Category Archives: Mexico 2015

Top Chef in San Miguel

The popular television show, Top Chef, filmed their last three episodes of this season in San Miguel.  If you are not familiar with the show, shown on Bravo, it is a cooking competition between talented young chefs.  Every week one of the chefs is eliminated in the competition.  In  episodes 13, they were down to 4 chefs, episode 14 had 3 chefs, and the last episode with 2 chefs determined the final winner who recieved $125,000.00.  You can stream these episodes at:  http://www.bravotv.com/top-chef
Or
Episode 13  http://www.youtube.com/watch?v=KK49jqJQRhs
Episode 14   http://www.youtube.com/watch?v=JBcQa_ze_VE
Episode 15  http://www.youtube.com/watch?v=fpGz50ujJ8g

(Note: I took most of these images off the internet.)

In Episode 13, the first cooking contest is held in the plaza in front of the Parroquia.  IMG_5500

 

Below is Mei.  She ultimately won the title of “Top Chef.”Untitled-3

 

Then the next cook-off was held on a plaza of the Instituto Allende, several blocks from the centro.
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These are the four finalists: L – R: Gregory, Melissa, Mei, and DougUntitled-2

 

Each of the four chefs were paired with a San Miguel Artist and the challenge was to prepare a dish inspired by the artists’ work.  Here are the results:

Gregory was paired with artist, Artemio Sepulvida.
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Mei was paired with Bea Aaronson.
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Melissa was paired with Leonardo Diaz.
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Doug was paired with Merry Calderoni.  Doug won the competition!
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There are lots of ways that food and art can interact.  And here is a print that I exhibited at the Newport RI Art Museum last year with the Boston Printmakers in an exhibit titled, Palate to Plate.  It is titled, Caprese Salad.

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This Weekend in the Jardin

Both Valentine’s Day and Carnaval were celebrated on Saturday and Sunday in the center of San Miguel this weekend, drawing lots of tourists from surrounding regions of Mexico.  The Jardin was packed with people and hearts, flowers, and mariachis were in abundance for the lovers while the kids celebrated Carnaval by smashing eggshells filled with confetti on each other’s heads.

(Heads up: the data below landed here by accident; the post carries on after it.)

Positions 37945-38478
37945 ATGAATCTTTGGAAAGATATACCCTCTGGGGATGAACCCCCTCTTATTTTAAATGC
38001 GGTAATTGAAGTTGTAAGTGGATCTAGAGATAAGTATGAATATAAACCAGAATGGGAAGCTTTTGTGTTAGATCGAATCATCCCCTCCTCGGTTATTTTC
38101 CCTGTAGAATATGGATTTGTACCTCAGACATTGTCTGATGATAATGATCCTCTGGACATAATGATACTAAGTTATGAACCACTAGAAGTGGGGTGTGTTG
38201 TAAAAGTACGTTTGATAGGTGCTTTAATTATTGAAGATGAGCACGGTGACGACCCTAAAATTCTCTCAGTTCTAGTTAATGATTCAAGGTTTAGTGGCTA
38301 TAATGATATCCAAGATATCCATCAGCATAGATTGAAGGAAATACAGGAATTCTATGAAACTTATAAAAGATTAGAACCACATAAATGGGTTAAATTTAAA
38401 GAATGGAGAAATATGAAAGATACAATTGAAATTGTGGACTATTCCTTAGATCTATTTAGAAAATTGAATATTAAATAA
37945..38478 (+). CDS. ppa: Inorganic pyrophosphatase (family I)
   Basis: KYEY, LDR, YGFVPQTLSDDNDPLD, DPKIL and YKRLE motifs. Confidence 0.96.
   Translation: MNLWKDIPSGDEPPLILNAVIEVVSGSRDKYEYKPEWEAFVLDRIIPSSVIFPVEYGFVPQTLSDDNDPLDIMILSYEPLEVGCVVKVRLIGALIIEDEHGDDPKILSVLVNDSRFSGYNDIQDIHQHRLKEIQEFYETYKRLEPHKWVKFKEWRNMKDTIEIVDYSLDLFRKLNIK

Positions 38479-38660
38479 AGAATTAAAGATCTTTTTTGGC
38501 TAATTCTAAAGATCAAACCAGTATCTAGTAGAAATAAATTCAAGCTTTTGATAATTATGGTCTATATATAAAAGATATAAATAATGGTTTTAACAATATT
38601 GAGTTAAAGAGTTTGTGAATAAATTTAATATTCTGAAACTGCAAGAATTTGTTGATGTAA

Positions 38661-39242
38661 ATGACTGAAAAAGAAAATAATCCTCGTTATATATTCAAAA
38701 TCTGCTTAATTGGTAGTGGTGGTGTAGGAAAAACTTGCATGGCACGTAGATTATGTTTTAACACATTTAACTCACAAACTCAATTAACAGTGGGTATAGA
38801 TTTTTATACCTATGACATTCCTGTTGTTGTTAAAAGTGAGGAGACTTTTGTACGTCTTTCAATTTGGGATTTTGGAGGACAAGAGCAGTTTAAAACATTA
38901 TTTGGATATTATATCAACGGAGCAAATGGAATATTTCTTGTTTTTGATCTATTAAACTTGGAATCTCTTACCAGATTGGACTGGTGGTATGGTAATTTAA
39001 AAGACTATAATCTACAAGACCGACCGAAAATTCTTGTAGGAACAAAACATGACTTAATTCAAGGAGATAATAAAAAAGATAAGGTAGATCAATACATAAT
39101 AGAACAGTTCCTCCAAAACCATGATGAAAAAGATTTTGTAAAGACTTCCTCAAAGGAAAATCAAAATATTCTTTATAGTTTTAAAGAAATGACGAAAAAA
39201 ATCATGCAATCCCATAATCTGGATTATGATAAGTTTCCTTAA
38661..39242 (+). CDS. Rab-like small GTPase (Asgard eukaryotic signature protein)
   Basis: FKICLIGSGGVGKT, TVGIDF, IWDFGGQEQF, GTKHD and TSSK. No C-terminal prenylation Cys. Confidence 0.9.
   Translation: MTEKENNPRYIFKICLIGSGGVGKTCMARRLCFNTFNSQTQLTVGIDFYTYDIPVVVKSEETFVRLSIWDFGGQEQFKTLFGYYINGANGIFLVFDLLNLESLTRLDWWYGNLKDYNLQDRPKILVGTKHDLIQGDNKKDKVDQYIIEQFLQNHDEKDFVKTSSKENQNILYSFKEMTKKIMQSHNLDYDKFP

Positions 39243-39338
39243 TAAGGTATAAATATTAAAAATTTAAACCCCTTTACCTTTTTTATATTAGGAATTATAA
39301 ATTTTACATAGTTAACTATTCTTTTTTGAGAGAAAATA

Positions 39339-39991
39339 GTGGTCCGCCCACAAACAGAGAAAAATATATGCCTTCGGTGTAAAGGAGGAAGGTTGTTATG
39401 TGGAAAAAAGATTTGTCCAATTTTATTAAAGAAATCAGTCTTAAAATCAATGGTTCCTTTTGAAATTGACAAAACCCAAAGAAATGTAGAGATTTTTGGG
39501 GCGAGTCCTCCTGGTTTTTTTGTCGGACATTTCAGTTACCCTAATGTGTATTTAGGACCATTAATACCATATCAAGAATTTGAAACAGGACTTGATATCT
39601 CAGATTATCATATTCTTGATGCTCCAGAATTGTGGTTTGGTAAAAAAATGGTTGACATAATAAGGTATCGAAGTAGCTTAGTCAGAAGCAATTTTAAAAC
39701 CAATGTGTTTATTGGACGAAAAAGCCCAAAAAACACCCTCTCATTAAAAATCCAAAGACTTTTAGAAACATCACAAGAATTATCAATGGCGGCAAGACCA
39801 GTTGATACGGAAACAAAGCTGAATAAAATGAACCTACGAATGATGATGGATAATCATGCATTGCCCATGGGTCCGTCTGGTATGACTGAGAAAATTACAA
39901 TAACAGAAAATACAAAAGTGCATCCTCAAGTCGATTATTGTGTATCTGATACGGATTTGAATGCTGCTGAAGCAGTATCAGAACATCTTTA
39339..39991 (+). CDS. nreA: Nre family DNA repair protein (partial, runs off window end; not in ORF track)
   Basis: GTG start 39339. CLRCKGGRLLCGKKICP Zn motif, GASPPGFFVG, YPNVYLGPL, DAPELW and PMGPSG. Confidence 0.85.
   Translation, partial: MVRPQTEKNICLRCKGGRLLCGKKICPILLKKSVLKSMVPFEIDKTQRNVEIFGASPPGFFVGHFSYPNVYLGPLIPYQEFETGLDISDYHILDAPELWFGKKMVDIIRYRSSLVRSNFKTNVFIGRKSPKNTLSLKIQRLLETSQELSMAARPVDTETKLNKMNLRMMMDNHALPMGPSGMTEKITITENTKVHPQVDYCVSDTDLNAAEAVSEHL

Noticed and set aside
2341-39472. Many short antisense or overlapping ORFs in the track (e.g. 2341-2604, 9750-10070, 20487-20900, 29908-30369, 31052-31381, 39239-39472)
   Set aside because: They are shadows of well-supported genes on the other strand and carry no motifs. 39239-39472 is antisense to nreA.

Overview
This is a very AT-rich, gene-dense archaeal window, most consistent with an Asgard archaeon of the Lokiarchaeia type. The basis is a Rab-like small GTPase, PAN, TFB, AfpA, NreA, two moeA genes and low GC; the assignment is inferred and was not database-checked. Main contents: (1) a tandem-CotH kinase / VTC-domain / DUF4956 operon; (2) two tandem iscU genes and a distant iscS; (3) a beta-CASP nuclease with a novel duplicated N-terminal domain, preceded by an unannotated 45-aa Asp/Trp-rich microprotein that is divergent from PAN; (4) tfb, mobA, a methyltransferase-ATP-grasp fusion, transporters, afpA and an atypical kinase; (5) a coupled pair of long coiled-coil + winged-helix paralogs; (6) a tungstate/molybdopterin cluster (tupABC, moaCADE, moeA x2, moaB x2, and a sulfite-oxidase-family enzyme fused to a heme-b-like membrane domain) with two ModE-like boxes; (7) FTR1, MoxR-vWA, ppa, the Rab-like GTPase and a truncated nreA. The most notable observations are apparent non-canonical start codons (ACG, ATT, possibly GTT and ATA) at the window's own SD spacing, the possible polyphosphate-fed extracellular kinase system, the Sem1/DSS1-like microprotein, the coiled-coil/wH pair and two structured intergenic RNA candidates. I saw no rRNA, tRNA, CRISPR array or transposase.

(Notice people wearing jackets – it’s been cold this week.)

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And lots of vendors were selling bright, colorful toys and souvenirs.
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A
nd everywhere, people were taking “selfies.”
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Out and About in San Miguel

There are a lot more visitors in San Miguel this year and some restaurants, galleries, and shops have closed while others have opened.  Other than that, what I encounter walking the streets  is very familiar.

Here is the Parroquia, one of the churches in the center to town and the one that is photographed the most.  It is made of pink stone and was designed by a local fellow who was inspired by a postcard of a French Gothic cathedral.  His version is not authentic structurally (no flying buttresses, etc) but does capture the essence of the Gothic style in its soaring heights and the appearance of weightlessness.

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Here is a view of the back of the Parroquia from a distance.

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This is one of the main streets in the center of town showing the heights to the north.  Homes on the hill have spectacular views, but walking up that hill is a real effort, especially in an altitude of 6500 feet above sea level!

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This shows a cluster of modernized homes.  Bougainvillea flourishes here and blooms in a wide array of colors.

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This is a common site – a veggie and flower vendor on a street corner.  Around the corner is a taco stand.